How to Create Family Rules With Healthy Discipline for Kids
Family rules and guidelines help create a framework for children to understand appropriate behavior. To be effective, these guidelines should be straightforward and specific about your behavioral expectations. It’s also essential that any consequences or discipline techniques are used consistently and predictably. Let’s take a closer look at how to establish rules and guidelines for your family’s behavior along with healthy discipline methods for toddlers and preschoolers.
Why Establishing a Set of Rules Is Important
Children are new to the world. As such, they need a structure to help them understand and make sense of the world around them. Family rules and guidelines give them a way to learn which types of behavior are allowed and which are not. Even as adults, we’re often in places where we must follow the rules. Learning how to follow the rules at home is a great starting point for kids.
Will kids try to test limits and break the rules anyway? Of course! This is why consistent, intentional, predictable consequences are part of healthy discipline for toddlers and preschoolers. It helps them understand the importance of family rules and commit them to memory.
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Getting Everyone On Board With Family Rules
In order to be effective, everyone in the family needs to be aware of and adhere to the family rules. With everyone on the same page, you’re less likely to send your child mixed messages about what is and isn’t allowed. For instance, you may decide to set a family rule that all food must be eaten at the kitchen table. If your spouse or partner, hops onto the couch with a bag of chips, your child may feel confused. When all caregivers (including grandparents or babysitters) are on board with the rules in a consistent way, you’ll see better behavior in the child. Parents can take a number of steps to improve consistency:
- Discuss which rules would be beneficial to the family and come to an agreement on guidelines that should be in place.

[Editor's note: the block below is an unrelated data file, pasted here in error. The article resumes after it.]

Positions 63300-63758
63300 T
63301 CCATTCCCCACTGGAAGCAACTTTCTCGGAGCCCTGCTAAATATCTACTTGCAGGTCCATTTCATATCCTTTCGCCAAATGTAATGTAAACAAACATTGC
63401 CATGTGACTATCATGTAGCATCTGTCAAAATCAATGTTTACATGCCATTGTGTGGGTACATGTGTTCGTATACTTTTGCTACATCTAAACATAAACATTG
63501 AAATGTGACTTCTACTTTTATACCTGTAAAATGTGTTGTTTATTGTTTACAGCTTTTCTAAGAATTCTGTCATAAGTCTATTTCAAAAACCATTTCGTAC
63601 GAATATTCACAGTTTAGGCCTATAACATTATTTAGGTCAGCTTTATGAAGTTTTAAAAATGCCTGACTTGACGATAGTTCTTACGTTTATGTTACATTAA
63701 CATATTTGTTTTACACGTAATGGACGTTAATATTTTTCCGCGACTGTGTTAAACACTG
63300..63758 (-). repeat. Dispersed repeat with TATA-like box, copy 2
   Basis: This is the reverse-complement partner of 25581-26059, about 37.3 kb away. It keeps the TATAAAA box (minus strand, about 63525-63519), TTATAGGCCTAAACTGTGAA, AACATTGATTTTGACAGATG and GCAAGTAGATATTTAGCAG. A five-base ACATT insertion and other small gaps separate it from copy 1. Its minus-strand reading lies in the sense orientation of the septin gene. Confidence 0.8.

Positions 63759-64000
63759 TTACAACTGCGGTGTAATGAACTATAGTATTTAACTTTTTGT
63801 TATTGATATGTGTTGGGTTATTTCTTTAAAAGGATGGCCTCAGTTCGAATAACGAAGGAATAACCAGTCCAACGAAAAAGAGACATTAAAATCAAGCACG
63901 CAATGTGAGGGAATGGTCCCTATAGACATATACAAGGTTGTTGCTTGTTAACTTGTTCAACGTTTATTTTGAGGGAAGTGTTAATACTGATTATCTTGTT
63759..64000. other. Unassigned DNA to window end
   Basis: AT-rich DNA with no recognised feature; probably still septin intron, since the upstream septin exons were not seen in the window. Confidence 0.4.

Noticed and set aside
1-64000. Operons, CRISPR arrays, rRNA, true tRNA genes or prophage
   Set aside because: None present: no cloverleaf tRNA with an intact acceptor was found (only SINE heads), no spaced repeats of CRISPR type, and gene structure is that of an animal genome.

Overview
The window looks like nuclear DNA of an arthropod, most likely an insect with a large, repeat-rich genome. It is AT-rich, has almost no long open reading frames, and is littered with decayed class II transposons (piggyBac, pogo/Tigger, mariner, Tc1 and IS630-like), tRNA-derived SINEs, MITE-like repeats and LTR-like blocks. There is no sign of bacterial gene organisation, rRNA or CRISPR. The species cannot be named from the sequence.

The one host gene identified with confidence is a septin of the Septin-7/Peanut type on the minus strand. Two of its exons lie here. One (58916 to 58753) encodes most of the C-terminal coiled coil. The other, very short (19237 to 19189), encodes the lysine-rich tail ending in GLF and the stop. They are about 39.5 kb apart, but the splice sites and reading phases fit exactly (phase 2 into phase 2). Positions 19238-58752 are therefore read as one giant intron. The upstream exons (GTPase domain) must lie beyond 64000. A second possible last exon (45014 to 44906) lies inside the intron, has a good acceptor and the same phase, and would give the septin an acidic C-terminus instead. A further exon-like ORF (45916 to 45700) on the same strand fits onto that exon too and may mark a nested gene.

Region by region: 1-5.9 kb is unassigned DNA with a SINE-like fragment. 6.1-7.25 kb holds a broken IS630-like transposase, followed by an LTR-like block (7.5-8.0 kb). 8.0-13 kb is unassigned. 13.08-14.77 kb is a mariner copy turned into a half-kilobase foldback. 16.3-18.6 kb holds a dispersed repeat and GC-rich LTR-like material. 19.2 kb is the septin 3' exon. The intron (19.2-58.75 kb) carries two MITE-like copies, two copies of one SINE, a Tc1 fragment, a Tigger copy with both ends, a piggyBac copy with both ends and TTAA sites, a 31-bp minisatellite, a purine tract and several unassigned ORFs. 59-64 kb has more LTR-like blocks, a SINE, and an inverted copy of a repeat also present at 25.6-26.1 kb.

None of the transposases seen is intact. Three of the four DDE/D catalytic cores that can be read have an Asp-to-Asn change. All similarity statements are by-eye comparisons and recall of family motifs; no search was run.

- Write down the family rules and post them on the refrigerator or in another place where everyone can see them.
- Explain the family rules to other caregivers so that everyone is on the same page about what’s expected.
- Request consistency from your caregivers in minding and implementing the family rules.
- Remind and repeat the family rules regularly to your children.
The complexity of your family rules depends heavily on your child’s age and their ability to comprehend and remember. For instance, a toddler may be able to remember only two or three rules at any given time. It’s also difficult for most parents to be consistent if there are too many new rules in place. However, as your child grows and learns existing rules, you can gradually add more to the list.
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How to Establish Rules and Guidelines With Healthy Discipline
Family rules with clear, consistent consequences help a child understand what is allowed and what is not. Let’s take a look at how to establish those guidelines and a few healthy, positive options for discipline when the rules are broken.
Clearly specify the rules
Very young children can only remember a few rules at a time. Too many guidelines can overwhelm them. Begin with just one to give them an opportunity to learn how rules work before adding more to the list. Make sure your family rules are reasonable and age-appropriate as well.